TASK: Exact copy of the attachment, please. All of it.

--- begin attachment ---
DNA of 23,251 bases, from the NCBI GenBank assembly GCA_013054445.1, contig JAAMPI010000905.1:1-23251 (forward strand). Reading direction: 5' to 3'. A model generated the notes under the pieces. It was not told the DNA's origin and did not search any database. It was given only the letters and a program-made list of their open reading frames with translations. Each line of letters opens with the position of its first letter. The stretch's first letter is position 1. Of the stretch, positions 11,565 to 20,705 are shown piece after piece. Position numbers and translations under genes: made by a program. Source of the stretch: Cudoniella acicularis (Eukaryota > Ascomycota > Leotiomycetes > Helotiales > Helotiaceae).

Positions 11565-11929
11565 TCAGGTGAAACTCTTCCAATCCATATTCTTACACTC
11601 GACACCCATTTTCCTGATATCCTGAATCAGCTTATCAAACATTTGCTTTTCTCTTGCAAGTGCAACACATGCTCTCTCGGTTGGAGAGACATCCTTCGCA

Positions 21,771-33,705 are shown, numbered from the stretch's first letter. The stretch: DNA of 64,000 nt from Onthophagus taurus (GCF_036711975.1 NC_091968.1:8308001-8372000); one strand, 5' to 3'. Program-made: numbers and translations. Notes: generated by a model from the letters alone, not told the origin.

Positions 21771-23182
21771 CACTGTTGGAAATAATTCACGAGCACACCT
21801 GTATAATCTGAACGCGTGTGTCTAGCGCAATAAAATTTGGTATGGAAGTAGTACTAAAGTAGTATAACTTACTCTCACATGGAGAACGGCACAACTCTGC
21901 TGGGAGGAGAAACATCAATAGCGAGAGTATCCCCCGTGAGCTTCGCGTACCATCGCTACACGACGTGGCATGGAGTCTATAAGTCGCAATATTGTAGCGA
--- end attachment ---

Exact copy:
DNA of 23,251 bases, from the NCBI GenBank assembly GCA_013054445.1, contig JAAMPI010000905.1:1-23251 (forward strand). Reading direction: 5' to 3'. A model generated the notes under the pieces. It was not told the DNA's origin and did not search any database. It was given only the letters and a program-made list of their open reading frames with translations. Each line of letters opens with the position of its first letter. The stretch's first letter is position 1. Of the stretch, positions 11,565 to 20,705 are shown piece after piece. Position numbers and translations under genes: made by a program. Source of the stretch: Cudoniella acicularis (Eukaryota > Ascomycota > Leotiomycetes > Helotiales > Helotiaceae).

Positions 11565-11929
11565 TCAGGTGAAACTCTTCCAATCCATATTCTTACACTC
11601 GACACCCATTTTCCTGATATCCTGAATCAGCTTATCAAACATTTGCTTTTCTCTTGCAAGTGCAACACATGCTCTCTCGGTTGGAGAGACATCCTTCGCA

Positions 21,771-33,705 are shown, numbered from the stretch's first letter. The stretch: DNA of 64,000 nt from Onthophagus taurus (GCF_036711975.1 NC_091968.1:8308001-8372000); one strand, 5' to 3'. Program-made: numbers and translations. Notes: generated by a model from the letters alone, not told the origin.

Positions 21771-23182
21771 CACTGTTGGAAATAATTCACGAGCACACCT
21801 GTATAATCTGAACGCGTGTGTCTAGCGCAATAAAATTTGGTATGGAAGTAGTACTAAAGTAGTATAACTTACTCTCACATGGAGAACGGCACAACTCTGC
21901 TGGGAGGAGAAACATCAATAGCGAGAGTATCCCCCGTGAGCTTCGCGTACCATCGCTACACGACGTGGCATGGAGTCTATAAGTCGCAATATTGTAGCGA